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WCO signs United for Wildlife Transport Taskforce Buckingham Palace Declaration

15 marzo 2016

Brussels, 15 March 2016

Press Release

The World Customs Organization (WCO), represented by Deputy Secretary General Sergio Mujica, accompanied by Deputy Director for Enforcement Leigh Winchell, signed the ‘United for Wildlife Transport Taskforce Buckingham Palace Declaration’ on 15 March 2016 in London, United Kingdom.

The Declaration, which was developed by the United For Wildlife Transport Taskforce to crack down on illegal wildlife trafficking routes, is the result of 12 month’s work carried out by leaders from the global transportation industry, conservation organizations and several international organizations under the guiding hand of Lord Hague of Richmond at the request of HRH The Duke of Cambridge, President of United for Wildlife.

In line with the ‘WCO Declaration on the Illegal Wildlife Trade’ adopted by the WCO Council in June 2014 which reaffirmed the commitment of the international Customs community to continue its fight against this form of illicit trade, the WCO actively contributed to the work of the taskforce which was established on 8 December 2014.

The WCO’s contribution, which included attending and participating in all of the taskforce’s meetings, enabled the members to better understand how ports in China, Dubai, Kenya and Tanzania operate in combating illegal wildlife trade, providing an opportunity for the WCO to share best practices and its expertise in this field.

Signed at Buckingham Palace by circa 40 corporations, agencies and organizations, the Declaration stems from the increased awareness of the steps needed to urgently combat the rapidly escalating poaching crisis on the ground in places like Africa, the human impact that this crisis is having in communities across the continent, and the need to eliminate demand for illegal wildlife products in developed and emerging economies.

The Declaration also focuses on a crucial third element, namely the vulnerabilities in transportation and the capability of Customs administrations – both of which are being exploited by criminal traffickers to move their products from the killing fields to the marketplace – with a view to examining the strongest and most vulnerable points in global transportation in order to raise standards across the board and thwart traffickers.

In recognizing the devastating impact of illegal wildlife trade, including the pertinent role that Customs administrations can play in combating this vile trade, the Declaration contains 11 commitments under four distinct headings, each representing concrete steps for transport companies including:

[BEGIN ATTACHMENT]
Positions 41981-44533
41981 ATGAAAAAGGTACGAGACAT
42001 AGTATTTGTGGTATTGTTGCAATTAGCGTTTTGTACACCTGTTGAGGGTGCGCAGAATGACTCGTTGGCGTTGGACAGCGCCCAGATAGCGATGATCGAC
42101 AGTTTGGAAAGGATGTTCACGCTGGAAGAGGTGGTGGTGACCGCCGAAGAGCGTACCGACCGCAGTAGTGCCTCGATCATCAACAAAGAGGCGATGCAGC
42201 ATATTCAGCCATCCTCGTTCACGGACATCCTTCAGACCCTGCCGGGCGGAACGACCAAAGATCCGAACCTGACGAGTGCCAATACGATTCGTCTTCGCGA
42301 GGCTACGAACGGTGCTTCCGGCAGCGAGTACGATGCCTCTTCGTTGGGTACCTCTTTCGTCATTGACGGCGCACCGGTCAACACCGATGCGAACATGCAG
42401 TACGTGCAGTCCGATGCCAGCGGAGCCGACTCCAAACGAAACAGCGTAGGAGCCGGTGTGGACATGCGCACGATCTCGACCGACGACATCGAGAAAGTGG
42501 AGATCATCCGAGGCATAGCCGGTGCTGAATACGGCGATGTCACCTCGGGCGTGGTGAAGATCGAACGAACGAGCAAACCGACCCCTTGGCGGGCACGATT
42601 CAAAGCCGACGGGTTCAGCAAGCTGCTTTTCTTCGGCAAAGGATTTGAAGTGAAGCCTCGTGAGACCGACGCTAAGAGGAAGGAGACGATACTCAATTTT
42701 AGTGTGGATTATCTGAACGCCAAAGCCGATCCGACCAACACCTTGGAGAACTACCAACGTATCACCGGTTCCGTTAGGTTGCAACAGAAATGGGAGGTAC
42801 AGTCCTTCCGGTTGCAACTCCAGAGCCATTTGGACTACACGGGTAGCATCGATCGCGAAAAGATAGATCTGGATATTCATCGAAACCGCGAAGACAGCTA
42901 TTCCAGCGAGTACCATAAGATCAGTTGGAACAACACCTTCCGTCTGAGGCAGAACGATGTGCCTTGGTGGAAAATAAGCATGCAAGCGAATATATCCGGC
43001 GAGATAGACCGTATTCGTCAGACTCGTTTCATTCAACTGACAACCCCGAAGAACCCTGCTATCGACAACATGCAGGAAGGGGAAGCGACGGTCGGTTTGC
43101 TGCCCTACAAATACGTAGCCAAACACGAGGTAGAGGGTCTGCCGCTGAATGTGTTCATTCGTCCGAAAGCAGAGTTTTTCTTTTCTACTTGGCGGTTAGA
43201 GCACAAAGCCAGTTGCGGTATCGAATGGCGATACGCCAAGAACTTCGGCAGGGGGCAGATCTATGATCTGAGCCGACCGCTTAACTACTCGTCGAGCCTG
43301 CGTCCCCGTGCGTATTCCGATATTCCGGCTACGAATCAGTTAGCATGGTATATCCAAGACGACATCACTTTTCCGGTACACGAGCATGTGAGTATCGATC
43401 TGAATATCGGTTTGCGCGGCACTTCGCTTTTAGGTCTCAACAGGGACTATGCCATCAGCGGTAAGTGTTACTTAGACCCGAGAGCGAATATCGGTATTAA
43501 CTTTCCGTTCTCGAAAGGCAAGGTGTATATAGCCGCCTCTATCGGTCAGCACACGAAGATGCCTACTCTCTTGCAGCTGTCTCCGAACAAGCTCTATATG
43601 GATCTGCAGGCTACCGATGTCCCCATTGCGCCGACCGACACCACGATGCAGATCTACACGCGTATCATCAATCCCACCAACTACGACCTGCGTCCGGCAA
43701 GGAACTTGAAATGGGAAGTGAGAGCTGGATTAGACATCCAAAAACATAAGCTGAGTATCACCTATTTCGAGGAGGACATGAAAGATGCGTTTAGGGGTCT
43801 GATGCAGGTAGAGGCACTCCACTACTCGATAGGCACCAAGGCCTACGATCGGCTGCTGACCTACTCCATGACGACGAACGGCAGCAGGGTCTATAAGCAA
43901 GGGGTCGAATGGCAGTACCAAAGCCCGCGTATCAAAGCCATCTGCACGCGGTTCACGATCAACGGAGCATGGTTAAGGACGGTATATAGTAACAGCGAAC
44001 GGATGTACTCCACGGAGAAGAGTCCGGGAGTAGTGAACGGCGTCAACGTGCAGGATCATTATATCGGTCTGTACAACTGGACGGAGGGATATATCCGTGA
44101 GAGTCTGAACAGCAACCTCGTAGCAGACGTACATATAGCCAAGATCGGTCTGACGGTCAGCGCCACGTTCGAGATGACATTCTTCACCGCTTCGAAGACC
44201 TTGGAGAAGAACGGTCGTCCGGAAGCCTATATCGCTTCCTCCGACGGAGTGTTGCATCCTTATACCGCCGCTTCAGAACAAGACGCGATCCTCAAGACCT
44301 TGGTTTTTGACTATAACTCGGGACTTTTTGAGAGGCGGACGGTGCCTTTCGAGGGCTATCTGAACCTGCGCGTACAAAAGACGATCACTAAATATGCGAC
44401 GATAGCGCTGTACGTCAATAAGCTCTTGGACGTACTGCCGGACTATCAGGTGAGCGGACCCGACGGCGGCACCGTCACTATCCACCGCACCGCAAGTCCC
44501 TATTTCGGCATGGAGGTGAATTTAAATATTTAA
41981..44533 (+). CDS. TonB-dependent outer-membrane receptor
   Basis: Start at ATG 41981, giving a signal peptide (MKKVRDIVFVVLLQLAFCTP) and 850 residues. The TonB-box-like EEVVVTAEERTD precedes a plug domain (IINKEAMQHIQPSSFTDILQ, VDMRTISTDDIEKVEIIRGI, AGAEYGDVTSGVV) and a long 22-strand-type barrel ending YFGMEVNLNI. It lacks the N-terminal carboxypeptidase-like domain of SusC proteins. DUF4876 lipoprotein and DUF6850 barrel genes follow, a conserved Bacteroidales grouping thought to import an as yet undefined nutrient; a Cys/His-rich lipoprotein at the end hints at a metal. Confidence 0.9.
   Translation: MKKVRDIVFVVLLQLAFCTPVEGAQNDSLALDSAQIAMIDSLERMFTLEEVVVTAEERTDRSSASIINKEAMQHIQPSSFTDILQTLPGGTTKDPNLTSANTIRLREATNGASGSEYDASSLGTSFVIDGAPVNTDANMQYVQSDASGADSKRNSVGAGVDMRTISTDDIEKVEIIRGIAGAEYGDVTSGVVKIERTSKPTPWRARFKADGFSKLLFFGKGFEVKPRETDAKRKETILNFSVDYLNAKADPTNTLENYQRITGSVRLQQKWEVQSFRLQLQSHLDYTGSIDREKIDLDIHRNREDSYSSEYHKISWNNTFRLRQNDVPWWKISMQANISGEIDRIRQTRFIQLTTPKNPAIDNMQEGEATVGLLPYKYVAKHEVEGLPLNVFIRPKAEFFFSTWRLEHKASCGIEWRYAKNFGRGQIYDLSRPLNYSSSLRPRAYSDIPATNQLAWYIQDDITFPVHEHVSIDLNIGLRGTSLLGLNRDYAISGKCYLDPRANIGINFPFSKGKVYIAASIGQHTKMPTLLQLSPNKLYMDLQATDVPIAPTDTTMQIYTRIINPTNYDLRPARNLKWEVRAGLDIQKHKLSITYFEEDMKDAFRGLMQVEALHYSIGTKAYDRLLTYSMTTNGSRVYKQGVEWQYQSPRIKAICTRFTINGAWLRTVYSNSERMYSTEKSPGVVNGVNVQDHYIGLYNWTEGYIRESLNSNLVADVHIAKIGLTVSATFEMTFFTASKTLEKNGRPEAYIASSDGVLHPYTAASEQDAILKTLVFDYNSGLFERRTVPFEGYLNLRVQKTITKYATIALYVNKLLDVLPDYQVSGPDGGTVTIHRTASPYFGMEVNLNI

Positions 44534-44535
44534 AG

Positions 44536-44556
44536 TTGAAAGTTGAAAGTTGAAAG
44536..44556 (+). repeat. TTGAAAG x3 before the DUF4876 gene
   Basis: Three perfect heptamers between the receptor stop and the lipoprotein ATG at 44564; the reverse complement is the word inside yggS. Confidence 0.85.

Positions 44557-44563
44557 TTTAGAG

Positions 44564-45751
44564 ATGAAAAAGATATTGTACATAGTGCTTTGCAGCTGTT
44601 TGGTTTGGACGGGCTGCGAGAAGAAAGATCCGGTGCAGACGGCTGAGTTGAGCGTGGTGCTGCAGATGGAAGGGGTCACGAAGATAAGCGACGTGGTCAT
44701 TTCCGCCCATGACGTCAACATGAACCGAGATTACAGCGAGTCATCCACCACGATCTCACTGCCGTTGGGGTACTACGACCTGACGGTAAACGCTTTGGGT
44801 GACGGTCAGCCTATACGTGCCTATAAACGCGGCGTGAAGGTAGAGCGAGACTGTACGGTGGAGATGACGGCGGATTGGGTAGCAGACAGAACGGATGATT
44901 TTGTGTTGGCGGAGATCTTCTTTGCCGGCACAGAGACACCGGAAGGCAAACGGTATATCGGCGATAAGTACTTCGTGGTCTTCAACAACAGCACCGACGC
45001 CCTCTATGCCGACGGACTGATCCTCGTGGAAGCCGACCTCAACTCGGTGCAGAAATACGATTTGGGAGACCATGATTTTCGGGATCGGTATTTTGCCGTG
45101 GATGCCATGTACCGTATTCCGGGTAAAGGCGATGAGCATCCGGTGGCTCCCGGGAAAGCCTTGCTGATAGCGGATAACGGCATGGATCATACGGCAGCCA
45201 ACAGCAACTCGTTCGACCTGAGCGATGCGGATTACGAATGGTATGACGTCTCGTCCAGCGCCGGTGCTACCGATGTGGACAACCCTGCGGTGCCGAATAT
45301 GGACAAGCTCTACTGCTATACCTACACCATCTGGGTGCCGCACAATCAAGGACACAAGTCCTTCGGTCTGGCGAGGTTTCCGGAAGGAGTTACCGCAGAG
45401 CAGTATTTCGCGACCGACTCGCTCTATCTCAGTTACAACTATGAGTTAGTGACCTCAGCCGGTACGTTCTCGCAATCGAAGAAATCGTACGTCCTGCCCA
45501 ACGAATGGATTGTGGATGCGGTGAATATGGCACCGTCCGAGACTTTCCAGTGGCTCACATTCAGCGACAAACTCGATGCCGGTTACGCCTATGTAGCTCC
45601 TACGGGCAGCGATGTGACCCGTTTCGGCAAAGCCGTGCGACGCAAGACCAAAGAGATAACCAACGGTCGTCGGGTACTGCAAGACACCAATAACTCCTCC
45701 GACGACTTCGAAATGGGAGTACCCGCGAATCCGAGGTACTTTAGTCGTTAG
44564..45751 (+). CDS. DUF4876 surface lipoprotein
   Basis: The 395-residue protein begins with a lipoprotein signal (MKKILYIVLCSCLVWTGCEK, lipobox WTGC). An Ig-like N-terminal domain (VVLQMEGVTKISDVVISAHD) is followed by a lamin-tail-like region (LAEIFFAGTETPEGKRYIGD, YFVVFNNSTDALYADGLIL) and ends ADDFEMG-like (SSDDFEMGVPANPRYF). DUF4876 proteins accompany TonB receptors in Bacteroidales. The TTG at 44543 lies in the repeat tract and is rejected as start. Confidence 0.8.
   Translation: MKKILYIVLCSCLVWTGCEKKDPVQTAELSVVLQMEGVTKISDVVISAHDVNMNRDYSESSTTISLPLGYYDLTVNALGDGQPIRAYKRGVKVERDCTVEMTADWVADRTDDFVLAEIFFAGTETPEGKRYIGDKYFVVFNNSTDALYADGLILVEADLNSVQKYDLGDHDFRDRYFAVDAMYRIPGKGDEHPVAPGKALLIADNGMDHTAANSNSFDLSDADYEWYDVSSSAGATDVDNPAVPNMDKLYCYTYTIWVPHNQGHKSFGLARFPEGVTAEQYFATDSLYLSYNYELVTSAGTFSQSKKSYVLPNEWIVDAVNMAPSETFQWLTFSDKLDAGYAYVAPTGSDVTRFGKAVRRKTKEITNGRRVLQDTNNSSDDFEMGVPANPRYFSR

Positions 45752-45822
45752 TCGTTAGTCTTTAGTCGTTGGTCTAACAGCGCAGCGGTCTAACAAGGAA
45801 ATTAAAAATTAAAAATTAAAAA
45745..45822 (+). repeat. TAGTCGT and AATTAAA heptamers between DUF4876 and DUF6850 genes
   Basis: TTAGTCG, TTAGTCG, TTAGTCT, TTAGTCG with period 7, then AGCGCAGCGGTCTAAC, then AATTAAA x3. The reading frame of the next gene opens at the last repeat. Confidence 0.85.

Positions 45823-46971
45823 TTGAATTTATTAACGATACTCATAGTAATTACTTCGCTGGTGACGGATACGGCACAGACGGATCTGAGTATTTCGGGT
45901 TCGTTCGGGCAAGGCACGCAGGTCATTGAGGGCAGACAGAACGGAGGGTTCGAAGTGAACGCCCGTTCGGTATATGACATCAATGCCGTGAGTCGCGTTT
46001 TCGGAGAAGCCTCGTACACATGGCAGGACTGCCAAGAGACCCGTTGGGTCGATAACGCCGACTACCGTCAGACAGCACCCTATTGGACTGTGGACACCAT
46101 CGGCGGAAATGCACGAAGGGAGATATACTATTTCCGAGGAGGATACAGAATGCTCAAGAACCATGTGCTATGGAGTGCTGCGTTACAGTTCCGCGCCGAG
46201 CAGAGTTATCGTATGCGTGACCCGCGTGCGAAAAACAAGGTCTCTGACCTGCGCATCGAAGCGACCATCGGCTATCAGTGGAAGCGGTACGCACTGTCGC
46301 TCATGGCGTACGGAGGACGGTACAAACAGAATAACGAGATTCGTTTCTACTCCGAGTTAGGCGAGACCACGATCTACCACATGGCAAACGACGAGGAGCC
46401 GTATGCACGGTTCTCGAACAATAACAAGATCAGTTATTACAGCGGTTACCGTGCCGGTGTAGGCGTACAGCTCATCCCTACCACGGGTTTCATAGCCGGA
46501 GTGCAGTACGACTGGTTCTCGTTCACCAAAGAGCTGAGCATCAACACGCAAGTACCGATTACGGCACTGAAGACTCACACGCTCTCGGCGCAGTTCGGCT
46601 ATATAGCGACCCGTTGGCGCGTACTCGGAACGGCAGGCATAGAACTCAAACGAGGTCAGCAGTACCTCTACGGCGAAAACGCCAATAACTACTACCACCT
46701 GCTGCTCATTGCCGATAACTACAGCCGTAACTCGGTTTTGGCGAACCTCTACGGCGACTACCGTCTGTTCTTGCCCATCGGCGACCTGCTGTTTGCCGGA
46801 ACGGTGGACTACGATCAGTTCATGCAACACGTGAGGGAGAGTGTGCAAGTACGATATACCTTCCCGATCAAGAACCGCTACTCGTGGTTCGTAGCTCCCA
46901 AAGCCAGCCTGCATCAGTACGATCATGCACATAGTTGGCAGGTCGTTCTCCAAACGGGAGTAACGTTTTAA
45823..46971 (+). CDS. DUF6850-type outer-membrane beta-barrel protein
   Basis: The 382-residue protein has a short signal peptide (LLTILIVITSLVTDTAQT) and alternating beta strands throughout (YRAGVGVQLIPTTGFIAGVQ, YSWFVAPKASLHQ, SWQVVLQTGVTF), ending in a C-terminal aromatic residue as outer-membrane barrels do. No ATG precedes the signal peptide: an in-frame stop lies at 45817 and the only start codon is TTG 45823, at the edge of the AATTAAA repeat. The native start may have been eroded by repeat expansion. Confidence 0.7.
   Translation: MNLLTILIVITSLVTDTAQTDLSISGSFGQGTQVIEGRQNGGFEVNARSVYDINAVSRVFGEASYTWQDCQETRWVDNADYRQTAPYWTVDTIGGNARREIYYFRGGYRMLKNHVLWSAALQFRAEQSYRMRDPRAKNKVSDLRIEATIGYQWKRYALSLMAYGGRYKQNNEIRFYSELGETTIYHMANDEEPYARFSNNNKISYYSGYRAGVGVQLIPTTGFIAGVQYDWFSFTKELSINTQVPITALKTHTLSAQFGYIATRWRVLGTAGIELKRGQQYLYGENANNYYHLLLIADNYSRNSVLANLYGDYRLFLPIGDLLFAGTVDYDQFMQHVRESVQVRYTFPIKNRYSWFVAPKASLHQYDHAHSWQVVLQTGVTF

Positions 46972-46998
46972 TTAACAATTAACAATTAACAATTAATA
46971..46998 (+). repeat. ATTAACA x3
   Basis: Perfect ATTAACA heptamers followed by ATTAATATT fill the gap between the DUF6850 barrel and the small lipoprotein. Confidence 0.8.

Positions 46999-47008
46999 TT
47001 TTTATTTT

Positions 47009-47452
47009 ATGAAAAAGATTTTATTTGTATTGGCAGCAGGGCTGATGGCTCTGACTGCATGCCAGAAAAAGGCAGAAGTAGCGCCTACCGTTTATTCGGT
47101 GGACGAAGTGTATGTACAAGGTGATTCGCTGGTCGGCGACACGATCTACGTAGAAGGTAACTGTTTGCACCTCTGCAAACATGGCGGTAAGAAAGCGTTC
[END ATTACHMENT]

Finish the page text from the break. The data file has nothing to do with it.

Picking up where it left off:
• securing information sharing systems for the transport industry to receive credible information about high-risk routes and methods of transportation;
  • developing a secure system for passing information about suspected illegal wildlife trade from the transport sector to relevant Customs and law enforcement authorities;
  • notifying relevant law enforcement authorities of cargoes suspected of containing illegal wildlife and their products and, where able, refuse to accept or ship such cargoes.

Of particular note, the eleventh commitment, under the heading ‘New Mechanisms Tackling Illegal Wildlife Trade,’ unequivocally calls for mechanisms developed by the WCO and national Customs authorities to aid the detection and prevention of trade in illegal wildlife and their products to be supported.

“The thrust and aims of the Declaration, the acknowledgement of Customs’ critical role in protecting cross-border trade, and the call to support mechanisms developed by the WCO and national Customs administrations bolsters the ongoing efforts of the international Customs community to save the planet’s wildlife, said the Secretary General of the WCO, Kunio Mikuriya.

Mikuriya stressed that, “Endangered species protected under the Convention on International Trade in Endangered Wild Fauna and Flora (CITES) were particularly at risk from criminals undeterred by the damage that their activities inflict on countries across the globe, and the fact that these species face the very real possibility of extinction.”

“The WCO and its 180 Member Customs administrations, supported by a wide network of public and private partners, will continue to vigorously pursue these illegal wildlife trade criminals using global enforcement operations, including the expertise and tools at the WCO’s disposal,” added Sergio Mujica, the Deputy Secretary General of the WCO.